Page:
Food - News

What Is Oxtail And How Do You Cook It?
By LAUREN ROTHMAN

Oxtails once came from oxen, but today, the term refers to the tail cut of beef or veal of either sex. The tail is skinned and cut into cross-sections that come out as rounds of meat with a section of bone at the center.

Back in the day, nose-to-tail eating was a given, and people discovered that oxen were milder in temperament and tastier than bulls. They developed recipes to utilize oxtail, generally in long-cooked dishes that broke down the tail's connective tissue to produce a rich broth.

Oxtail has an intensely meaty flavor and can be compared to short rib, but more tender. Because the bone is cut crosswise, each section contains a hearty knob of fat-rich marrow that melts when cooked, bathing each piece of meat and lending its buttery, nutty taste to the dish as a whole.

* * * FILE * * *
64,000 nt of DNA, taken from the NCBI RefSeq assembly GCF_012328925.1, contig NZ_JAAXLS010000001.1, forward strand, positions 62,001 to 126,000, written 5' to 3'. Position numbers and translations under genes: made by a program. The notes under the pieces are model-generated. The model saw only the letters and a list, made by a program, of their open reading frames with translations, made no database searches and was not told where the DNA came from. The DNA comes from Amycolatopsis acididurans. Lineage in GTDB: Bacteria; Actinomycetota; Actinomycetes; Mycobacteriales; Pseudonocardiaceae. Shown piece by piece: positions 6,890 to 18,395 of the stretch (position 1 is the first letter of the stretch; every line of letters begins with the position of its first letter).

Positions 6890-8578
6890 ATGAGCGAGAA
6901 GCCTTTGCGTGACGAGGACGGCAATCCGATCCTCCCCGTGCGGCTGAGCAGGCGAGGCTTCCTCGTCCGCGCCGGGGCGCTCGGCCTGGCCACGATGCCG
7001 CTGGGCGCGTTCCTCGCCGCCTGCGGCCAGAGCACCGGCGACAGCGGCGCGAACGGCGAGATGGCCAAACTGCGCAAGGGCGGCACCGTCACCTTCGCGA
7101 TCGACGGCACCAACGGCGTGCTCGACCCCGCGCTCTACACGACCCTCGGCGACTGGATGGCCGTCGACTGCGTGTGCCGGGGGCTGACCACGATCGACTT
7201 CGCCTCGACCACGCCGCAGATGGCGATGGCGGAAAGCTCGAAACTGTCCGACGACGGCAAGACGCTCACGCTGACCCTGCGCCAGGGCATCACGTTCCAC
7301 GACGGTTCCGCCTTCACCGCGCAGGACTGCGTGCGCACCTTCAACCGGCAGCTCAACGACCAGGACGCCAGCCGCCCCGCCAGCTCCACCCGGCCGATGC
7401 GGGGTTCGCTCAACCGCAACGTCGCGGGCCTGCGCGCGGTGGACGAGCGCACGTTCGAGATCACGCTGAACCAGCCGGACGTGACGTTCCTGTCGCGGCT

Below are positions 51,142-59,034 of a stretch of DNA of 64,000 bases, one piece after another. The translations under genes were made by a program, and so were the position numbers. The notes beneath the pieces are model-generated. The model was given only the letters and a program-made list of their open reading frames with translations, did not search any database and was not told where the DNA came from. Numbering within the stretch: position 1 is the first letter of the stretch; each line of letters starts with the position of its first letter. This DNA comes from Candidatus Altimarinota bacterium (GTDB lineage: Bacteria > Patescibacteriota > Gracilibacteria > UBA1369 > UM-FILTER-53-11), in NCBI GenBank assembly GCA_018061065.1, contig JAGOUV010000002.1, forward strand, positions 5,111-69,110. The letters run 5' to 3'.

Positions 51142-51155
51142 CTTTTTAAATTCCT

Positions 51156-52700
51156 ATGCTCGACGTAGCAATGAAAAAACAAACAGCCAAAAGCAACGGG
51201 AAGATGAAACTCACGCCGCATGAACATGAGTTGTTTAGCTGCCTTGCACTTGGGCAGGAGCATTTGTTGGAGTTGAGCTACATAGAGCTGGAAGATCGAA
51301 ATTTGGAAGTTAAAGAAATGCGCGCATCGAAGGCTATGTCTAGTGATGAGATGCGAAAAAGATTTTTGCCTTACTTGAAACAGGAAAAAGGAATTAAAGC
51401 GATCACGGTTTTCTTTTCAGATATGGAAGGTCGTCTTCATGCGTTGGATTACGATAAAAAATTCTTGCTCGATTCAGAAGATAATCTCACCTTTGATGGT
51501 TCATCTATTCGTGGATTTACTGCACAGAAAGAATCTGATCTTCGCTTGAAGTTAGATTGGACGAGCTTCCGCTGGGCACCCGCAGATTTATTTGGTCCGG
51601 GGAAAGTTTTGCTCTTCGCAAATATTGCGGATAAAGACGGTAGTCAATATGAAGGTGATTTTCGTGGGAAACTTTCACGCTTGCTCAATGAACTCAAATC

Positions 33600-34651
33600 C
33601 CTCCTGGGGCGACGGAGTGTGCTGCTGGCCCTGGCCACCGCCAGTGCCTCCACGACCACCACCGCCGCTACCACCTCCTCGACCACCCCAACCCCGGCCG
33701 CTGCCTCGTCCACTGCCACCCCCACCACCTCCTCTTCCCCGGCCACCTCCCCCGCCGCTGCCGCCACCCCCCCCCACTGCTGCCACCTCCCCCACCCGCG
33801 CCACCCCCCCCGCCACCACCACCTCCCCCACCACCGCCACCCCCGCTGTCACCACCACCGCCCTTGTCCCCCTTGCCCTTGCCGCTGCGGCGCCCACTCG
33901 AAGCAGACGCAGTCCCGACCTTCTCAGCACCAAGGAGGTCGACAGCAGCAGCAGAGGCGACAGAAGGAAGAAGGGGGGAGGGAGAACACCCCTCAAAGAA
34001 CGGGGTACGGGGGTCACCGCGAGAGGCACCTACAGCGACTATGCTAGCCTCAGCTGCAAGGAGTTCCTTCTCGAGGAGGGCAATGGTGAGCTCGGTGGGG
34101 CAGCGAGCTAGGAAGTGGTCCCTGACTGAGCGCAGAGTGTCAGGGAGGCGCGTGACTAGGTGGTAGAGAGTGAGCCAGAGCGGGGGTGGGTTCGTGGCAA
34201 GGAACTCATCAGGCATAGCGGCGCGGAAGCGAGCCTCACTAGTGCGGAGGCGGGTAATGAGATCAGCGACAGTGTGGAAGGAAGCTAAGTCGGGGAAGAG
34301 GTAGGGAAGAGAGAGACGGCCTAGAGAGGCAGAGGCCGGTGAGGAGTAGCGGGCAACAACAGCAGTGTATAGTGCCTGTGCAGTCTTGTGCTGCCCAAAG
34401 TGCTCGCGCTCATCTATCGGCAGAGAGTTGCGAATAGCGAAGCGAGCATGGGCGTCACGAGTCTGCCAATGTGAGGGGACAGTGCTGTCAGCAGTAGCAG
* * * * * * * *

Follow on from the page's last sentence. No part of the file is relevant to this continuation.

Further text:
Jamaican oxtail stew is a popular oxtail dish enjoyed all over the Caribbean and often features soft butter beans and spicy Scotch bonnet peppers. Romans like to make coda alla vaccinara — a braised oxtail dish with tomatoes, celery, and warming spices — while Eastern Europeans enjoy oxtail in barley soup with rye bread.

Oxtail is also a good protein source, is rich in collagen, and contains about 14 grams of fat and 260 calories per 100-gram serving. More than a third of oxtail's fat is saturated, and recent research suggests that saturated fat can support liver health and balance hormones.